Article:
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Saturday, March 8, 2014

SLEEPYHEAD (Tom Thorne #1) (audiobook) by Mark Billingham


Originally published in 2001.
Published HighBridge Audio in 2013.
Read by Simon Prebble
Duration: 10 hours, 32 minutes

Mark Billingham's Sleepyhead is set in London and features a serial killer with a twist. Rather than actually trying to kill his victims, the attacker is trying to paralyze them by pinching a spot in their neck for nearly two minutes in an attempt to cause a stroke in the victim's brain stem. The result, if done right, is a person who cannot do anything more than blink even though their brain is entirely functional. This is difficult and the result has been a slew of dead young women and one "successful" victim who is forced to breathe on a ventilator in a hospital.

Thanks to the inspired work of a coroner, the local police know what the attacker is trying to do - but they have no idea how to stop him. The star of the investigation is Detective Inspector Tom Thorne, a troubled middle-aged cop with his own demons. Due to a past failure, Thorne is driven to the point where he risks everything to find this attacker.

Sleepyhead was Billingham's first novel (this series now has a dozen novels) and as such it is has some room for improvement. Typically, new authors tend to skip details in an attempt to keep the plot moving. Billingham did the opposite here - some scenes included a stifling amount of detail that make the story drag. Billingham set out to set a somber mood and he successfully maintains it throughout, even to the detriment of the story.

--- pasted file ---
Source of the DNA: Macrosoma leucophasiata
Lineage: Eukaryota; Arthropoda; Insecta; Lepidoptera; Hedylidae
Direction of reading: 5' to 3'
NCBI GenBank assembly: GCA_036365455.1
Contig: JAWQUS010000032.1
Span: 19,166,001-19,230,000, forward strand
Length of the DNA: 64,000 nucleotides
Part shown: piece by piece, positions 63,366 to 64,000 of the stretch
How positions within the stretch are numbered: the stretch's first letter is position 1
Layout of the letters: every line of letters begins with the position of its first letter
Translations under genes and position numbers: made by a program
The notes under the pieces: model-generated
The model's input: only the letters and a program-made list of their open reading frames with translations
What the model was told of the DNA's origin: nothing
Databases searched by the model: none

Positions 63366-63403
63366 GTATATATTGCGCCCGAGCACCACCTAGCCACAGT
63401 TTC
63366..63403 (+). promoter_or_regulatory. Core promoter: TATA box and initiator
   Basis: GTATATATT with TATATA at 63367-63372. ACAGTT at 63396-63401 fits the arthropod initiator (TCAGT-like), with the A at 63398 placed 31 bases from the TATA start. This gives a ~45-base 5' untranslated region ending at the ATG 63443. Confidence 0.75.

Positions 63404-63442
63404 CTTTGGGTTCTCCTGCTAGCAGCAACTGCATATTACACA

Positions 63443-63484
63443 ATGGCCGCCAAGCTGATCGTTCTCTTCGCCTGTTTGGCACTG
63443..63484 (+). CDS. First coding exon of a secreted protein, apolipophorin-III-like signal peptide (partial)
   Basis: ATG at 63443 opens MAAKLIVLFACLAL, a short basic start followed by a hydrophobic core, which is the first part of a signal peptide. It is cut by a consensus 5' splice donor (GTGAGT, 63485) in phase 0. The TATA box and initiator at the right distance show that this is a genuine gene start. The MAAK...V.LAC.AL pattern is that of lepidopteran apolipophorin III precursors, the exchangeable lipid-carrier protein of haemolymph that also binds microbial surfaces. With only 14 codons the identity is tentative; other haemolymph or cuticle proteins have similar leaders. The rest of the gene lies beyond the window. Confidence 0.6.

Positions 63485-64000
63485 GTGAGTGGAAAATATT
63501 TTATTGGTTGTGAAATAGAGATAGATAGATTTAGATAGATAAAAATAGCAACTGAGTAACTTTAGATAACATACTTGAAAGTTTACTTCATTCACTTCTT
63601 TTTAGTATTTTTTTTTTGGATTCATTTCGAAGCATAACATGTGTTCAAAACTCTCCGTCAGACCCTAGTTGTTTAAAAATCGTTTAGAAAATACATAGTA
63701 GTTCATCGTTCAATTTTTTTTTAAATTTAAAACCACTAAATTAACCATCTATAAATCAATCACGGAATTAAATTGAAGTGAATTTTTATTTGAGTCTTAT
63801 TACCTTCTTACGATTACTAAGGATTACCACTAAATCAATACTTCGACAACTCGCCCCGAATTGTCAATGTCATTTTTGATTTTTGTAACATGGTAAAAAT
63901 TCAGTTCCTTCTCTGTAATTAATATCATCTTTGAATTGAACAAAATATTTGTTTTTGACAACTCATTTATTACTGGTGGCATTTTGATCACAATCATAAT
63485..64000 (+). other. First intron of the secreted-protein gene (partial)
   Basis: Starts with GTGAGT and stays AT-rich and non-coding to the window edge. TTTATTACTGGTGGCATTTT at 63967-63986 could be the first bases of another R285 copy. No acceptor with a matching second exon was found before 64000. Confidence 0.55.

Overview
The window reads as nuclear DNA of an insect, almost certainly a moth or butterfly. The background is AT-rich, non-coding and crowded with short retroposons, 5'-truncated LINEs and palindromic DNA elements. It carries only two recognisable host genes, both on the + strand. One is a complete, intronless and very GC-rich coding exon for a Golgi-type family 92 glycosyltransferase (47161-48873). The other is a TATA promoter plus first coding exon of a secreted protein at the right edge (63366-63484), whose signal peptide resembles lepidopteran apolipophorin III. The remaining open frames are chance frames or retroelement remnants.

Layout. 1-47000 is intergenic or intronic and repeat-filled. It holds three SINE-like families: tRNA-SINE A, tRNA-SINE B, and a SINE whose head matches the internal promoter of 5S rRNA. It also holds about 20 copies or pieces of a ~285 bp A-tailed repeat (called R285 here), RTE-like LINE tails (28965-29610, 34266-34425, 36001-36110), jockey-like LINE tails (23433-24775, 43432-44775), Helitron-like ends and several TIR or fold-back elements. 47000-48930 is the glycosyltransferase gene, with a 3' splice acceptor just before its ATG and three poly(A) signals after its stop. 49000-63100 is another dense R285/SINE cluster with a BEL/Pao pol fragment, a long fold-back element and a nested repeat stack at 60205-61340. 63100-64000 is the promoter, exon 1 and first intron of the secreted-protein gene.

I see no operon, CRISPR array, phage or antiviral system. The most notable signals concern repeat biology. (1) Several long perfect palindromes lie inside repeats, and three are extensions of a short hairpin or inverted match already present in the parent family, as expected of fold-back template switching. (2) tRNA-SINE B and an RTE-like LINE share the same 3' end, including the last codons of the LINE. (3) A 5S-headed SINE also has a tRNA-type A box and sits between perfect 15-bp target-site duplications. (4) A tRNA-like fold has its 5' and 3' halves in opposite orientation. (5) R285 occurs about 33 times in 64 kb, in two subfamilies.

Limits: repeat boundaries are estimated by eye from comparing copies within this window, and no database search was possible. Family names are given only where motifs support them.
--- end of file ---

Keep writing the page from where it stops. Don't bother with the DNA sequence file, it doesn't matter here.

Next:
The audiobook was read by Simon Prebble. I think the style of the book hurt Prebble's presentation. There were multiple characters that told the story from the first person perspective and there were no clues that the narrator had changed when the changes occurred. Sadly, Prebble chose not to change the voices of these characters very much so that they could be told apart instantly. I think that may have been on purpose - the book gives the reader no idea that the story is being told by another person, either. It just switches and the listener is left to try to figure out who is telling the story.

On top of that, there is a gigantic amount of British slang used throughout the book that gives it an authentic feel but sometimes lost this American listener. Combine that with the multiple, but often indistinguishable narrators and the slow spots and you can see why this can be a frustrating audiobook.

Note: I received a copy of this audiobook for free from the publisher in exchange for an honest review.

I rate this audiobook 3 stars out of 5.
Reviewed on March 8, 2014.

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